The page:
Paul Rabbitts    

Park Manager, Parks Historian, Author & Public Speaker


A Personal View on Parks

I attended a parks conference in Birmingham in early September called 'Empowering Parks' organised by the Landscape Institute, the Parks Alliance, MHCLG and the WMPF. A question I was asked while I was there was how do we achieve what we do at Watford Borough Council. For those that don't know but we are a bold and progressive authority but what we do, we do really well. Parks are incredibly important to Watford, to the council, members, officers, contractors and most especially, to our local community. 

We have 12 Green Flags - increased from 3 since 2012; award winning parks; Cassiobury Park one of the top 10 public parks, and most importantly we are investing every years - millions. How? In a nutshell... advocacy, belief, and ambition. 

We have seen the biggest investment in parks in the last 20+ years thanks to the National Lottery, and especially the former Heritage Lottery Fund. Parks are incredibly important, they were born out of the need for recreation, improving health and wellbeing and the moral concerns for the working classes. The Victorians recognised this and the Edwardians followed this through. Into the mid and late twentieth century, we completely lost our way. The early 1990s we seemed to recover our way and organisations such as ILAM, CABE Space, GreenSpace, APSE, and even national government rediscovered that parks were important. I worked in Carlisle and Middlesbrough and looked at Parks teams in Oldham under Steve Smith, Newcastle under Tony McKenna, the Bolton / Brophy partnership, Alan Barber's campaign to see parks restored and rejuvenated, and all this fantastic work going on. We had parks leadership and we had those we looked up to - Steve Smith, Mike Rowan at Tower Hamlets, Stewart Harding and David Lambert, Peter Wilkinson at Bristol, Martin Page in Sheffield and Sue Ireland at Chelmsford. These people knew what they were doing and were those we looked up to. They all recognised the importance of parks... and so do I.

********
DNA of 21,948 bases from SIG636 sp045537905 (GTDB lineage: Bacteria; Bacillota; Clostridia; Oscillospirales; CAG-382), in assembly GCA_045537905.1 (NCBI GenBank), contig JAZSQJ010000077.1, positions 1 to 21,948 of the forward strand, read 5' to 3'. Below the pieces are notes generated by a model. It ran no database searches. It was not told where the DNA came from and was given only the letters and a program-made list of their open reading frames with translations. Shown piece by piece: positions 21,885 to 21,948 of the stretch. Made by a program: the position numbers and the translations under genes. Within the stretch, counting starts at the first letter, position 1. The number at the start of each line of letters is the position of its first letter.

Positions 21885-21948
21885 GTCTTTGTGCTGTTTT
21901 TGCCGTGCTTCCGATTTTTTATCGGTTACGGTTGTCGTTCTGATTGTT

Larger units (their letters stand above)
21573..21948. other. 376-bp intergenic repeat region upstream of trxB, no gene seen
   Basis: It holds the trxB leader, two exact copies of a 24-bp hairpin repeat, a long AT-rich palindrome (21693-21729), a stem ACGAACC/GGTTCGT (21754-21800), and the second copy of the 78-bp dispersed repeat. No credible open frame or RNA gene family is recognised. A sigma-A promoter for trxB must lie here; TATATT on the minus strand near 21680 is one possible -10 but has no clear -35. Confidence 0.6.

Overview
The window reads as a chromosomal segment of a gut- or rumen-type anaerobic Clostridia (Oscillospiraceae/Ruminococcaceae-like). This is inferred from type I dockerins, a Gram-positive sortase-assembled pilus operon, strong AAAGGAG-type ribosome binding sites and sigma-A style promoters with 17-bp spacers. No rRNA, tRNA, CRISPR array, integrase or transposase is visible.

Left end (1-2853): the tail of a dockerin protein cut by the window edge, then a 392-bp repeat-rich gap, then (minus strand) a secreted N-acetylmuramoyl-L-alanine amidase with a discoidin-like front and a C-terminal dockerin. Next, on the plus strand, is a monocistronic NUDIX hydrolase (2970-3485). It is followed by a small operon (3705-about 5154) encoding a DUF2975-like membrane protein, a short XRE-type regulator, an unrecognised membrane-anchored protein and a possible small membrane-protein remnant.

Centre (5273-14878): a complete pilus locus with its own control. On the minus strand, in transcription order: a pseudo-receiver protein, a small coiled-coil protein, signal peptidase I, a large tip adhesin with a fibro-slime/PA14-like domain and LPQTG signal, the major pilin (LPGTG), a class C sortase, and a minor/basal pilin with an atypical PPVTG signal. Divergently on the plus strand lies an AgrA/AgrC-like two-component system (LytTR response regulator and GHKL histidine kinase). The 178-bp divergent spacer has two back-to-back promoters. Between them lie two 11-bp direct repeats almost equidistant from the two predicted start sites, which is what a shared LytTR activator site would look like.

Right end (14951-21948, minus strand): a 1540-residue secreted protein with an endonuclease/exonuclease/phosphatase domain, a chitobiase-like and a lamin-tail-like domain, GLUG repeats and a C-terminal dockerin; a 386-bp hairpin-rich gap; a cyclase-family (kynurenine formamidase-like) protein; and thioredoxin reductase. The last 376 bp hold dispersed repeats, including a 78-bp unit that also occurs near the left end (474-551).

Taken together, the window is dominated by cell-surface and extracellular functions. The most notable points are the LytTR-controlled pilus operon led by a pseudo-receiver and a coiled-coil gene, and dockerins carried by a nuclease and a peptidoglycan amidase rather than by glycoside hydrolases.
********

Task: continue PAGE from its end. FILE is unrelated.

I have and continue to lecture on parks to whoever will listen to me. They are vital to our wellbeing, our physical and mental health, our climate, our heritage and our lives in general. For the last 20+ years we have re-invented parks and restored many to their former glory thanks to this renaissance. But where exactly are we now? Where are the Mike Rowan's and Steve Smith's and Alan Barber's of the parks world. They have gone, replaced by those in StreetScene Services, Neighbourhood Services and worst of all - directorates of Place. I despair. I totally despair. I was lucky enough last February to visit Istanbul to view their parks with a view that they may enter Green Flag. Whilst Istanbul and Turkey in general have many social and economic challenges, their politicians recognise the value of parks. The budget for parks was the 2nd largest in the Municipality. Their parks were stunning and most of all, they had staff, lots of staff. Each major city park had a park manager, who was respected, and held a position of high authority. Yet we were trying to convince them to enter Green Flag and write Management Plans. The irony was not lost on me. 

Parks do not manage themselves. Parks need staff, they need people with parks skills, they need politicians who get parks and they need a community who love them. The rest will follow. Advocacy, belief and ambition. That's my mantra. We need to get back to basics, look at what history has taught us and stop trying to re-invent the wheel every 20-30 years. Parks Matter, People Matter, Communities Matter, Health Matters. Thats why I do what I do.